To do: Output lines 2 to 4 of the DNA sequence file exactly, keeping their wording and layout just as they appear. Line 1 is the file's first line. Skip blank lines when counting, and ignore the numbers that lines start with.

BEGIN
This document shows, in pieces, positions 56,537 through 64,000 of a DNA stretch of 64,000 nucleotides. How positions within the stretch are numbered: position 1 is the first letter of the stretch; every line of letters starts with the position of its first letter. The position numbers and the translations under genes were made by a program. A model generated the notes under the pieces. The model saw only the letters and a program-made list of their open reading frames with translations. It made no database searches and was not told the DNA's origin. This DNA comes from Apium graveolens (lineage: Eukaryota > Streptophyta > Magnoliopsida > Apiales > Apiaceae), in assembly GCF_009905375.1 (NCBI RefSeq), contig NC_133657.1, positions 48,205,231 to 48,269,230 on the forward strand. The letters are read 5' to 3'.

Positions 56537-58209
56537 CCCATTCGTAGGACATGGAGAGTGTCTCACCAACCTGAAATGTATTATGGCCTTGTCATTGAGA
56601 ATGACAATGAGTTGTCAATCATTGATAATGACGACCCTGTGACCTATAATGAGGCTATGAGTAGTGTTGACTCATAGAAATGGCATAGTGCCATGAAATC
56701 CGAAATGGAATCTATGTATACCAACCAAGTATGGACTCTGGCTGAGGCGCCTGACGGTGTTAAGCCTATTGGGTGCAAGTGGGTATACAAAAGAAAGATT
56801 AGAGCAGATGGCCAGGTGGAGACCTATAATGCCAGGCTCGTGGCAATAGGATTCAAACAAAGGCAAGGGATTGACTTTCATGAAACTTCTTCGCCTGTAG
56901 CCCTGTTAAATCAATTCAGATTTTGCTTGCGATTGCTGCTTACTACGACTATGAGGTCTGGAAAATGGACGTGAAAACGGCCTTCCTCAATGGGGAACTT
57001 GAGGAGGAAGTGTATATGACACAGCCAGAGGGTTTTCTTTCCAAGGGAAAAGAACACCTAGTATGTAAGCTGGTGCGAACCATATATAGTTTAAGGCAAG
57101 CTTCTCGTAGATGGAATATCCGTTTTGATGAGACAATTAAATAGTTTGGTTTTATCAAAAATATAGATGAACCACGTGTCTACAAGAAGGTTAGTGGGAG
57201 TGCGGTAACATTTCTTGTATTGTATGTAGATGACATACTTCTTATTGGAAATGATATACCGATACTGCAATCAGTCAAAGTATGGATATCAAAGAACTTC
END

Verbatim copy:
Positions 56537-58209
56537 CCCATTCGTAGGACATGGAGAGTGTCTCACCAACCTGAAATGTATTATGGCCTTGTCATTGAGA
56601 ATGACAATGAGTTGTCAATCATTGATAATGACGACCCTGTGACCTATAATGAGGCTATGAGTAGTGTTGACTCATAGAAATGGCATAGTGCCATGAAATC